Have you ever heard a local government employee take to the airwaves and advocate for the end of your job?
If not, you’re lucky. It’s an entirely galling experience that caused me this Thursday to bark a few print-banned words at the stereo in my car, an innocent bystander.
For the record, the profanity-prompting offender was the Regional District’s Waste Reduction department. After a long print campaign—oh, the irony— they took to the radio to hock quasi green rhetoric about creating a paper free community.
By their estimates, the newspapers they still need to most effectively disperse their messages, as well as flyers, and all things between should be viewed online alone. This, they say, will ebb the flow of the 13 or so pounds of paper they’ve estimated each household gets a month—the community should go newspaperless.
It would make the world a happier, less wasteful place. The landfills would be less bogged down, and rainbows would shoot out of trees, and we’d all join hands and sing kumbaya—or something to that effect.
Of course the downside of this endeavour is that getting rid of paper products would effectively snuff out the Kelowna Capital News, the Daily Courier and all smaller publications in between.
Our online presence isn’t where the bread is buttered, so to speak.
So these two somewhat hearty economic generators, which locally employ several hundred men and women with relatively well-paying jobs, would cease to be by a trite mandate to “go paperless.”
One could ask the obvious question: Can the economy really afford to haemorrhage relatively well educated, somewhat well paid employees?
But the answer to that is far too obvious: No, Kelowna can’t afford anything of the sort.
So, maybe this question is better: How well conceived is the plan to target newsprint?
Most people have long since reduced their paper intake and the newspaper industry itself has gone out of its way in its lengthy history to be less smoggy in its approach to business. Your local publications are printed on paper that’s likely been recycled more than once, and the inks are just a distant cousin to their toxic predecessors.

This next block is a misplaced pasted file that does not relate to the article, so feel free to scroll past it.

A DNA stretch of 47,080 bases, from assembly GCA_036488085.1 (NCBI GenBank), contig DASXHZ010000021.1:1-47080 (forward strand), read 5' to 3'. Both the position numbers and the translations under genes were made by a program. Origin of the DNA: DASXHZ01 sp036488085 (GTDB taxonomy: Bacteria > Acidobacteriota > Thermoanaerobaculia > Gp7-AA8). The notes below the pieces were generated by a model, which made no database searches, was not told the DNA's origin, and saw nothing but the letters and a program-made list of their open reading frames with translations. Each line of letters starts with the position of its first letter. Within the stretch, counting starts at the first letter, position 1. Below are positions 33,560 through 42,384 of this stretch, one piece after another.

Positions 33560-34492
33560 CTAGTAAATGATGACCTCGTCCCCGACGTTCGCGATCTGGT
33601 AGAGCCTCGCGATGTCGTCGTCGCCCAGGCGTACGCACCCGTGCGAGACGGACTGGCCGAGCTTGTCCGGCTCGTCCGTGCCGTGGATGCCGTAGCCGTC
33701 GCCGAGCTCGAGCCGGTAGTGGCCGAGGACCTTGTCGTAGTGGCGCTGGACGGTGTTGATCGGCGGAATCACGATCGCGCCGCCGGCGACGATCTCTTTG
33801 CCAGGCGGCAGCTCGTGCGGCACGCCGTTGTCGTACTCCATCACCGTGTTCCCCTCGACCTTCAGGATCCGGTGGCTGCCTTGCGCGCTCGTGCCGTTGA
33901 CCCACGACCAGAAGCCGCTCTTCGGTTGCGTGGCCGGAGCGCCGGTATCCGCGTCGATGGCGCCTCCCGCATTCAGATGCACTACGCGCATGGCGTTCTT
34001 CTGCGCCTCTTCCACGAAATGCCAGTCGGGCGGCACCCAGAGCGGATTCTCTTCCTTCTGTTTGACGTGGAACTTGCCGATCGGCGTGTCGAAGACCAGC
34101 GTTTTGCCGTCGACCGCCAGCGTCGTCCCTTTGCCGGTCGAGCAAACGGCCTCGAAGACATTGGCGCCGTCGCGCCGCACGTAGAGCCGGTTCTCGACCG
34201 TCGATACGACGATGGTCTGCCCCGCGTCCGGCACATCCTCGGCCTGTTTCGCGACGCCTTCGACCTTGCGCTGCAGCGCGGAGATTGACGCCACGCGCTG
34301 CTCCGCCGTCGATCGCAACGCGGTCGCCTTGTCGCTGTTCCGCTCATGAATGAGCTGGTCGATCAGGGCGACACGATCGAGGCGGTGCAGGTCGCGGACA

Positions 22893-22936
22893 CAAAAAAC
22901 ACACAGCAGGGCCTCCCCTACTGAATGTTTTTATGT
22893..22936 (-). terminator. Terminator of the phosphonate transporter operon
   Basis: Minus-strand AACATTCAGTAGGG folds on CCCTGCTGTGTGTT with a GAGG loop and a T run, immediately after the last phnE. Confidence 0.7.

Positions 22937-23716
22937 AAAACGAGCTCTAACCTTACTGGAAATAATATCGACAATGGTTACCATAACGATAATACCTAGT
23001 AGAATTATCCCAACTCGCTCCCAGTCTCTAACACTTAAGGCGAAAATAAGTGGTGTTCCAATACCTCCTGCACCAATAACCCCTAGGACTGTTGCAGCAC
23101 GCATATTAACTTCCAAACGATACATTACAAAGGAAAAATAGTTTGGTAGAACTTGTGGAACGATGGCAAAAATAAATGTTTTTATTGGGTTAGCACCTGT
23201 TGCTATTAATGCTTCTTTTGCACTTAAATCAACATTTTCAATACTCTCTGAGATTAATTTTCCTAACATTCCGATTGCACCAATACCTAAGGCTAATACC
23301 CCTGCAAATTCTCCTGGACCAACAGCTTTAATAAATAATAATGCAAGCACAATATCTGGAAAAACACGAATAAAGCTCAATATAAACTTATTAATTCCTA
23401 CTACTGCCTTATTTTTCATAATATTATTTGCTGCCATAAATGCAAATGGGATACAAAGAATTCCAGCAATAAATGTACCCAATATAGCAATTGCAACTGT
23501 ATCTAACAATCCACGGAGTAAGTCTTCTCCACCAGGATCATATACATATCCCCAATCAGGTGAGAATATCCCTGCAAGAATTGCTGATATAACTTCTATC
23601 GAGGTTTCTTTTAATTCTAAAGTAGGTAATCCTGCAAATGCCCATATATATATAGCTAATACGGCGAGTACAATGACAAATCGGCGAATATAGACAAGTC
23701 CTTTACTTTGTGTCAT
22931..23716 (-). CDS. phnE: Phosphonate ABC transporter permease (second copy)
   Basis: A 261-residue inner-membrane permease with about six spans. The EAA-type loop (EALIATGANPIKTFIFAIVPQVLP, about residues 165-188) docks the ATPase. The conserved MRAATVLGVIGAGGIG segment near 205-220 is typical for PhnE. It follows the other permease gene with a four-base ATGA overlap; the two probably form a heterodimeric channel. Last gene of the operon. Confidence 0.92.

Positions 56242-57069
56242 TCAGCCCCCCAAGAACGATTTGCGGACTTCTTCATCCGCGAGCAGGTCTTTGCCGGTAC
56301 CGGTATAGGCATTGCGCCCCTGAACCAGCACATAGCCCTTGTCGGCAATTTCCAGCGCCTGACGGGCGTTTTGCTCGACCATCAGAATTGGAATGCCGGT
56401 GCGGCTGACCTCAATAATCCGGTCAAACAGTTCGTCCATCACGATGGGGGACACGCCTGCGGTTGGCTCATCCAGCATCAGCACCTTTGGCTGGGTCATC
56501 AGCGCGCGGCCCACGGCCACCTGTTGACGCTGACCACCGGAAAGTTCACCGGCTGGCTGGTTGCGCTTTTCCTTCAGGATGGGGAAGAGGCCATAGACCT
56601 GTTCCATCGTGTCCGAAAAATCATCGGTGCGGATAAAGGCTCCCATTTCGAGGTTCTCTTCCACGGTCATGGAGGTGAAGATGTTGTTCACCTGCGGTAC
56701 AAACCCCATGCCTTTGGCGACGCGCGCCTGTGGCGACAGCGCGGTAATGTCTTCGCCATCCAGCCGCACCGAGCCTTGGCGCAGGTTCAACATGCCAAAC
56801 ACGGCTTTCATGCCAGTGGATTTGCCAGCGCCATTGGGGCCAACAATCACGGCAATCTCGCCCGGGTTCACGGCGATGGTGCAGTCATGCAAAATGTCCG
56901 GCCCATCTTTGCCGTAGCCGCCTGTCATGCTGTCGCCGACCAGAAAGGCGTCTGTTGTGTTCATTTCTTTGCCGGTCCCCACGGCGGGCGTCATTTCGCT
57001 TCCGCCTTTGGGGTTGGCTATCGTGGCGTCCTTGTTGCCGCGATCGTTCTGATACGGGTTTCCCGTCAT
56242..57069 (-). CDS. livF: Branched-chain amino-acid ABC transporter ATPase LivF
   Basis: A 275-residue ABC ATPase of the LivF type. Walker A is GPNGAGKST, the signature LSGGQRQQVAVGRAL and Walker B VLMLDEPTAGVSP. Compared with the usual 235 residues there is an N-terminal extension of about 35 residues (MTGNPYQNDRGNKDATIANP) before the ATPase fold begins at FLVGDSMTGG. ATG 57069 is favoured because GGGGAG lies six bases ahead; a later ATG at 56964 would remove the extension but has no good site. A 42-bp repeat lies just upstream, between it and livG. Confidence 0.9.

They’re hardly what I’d call the worst environmental offender, which brings me to the best part.
The supposedly Earth loving lot at the regional district are promoting their ill conceived endeavour to get people off pulp by offering up an electronic tablet as the bounty.
Oh, the humanity.
Take away a product that can be recycled again, and replace it with something that will be thrown into a landfill in the next couple of years, to sit in perpetuity.
You don’t even need to visit the fact that there are developing nations suffering from the ill effects of bringing our collective lives online, but I will anyway.
According to a paper published in Oxford University Press, the e-waste from yesterday’s not-so-cool stuff is between 20 and 50 million tonnes annually.
“In the past, such e-waste mostly emanated from Australasia, Western Europe, Japan and the US. Disposal through landfills in these nations is generally illegal because of the risks to soil, water, residents and workers posed by the dozens of poisonous chemicals and gases in these machines,” writes Richard Maxwell, professor and chair of Media Studies at Queens College.
“So vast amounts of e-waste was dumped in Latin America, Eastern Europe, Africa and Asia. Today, many of those economies are booming, so these regions are generating immense levels of their own e-waste.”
Now that, dear government employees, is a problem that needs to be tackled.
Or maybe you haven’t heard about it? Should have read your local newspapers, as they’ve offered a few insights in the past.
Kathy Michaels is a Capital News reporter.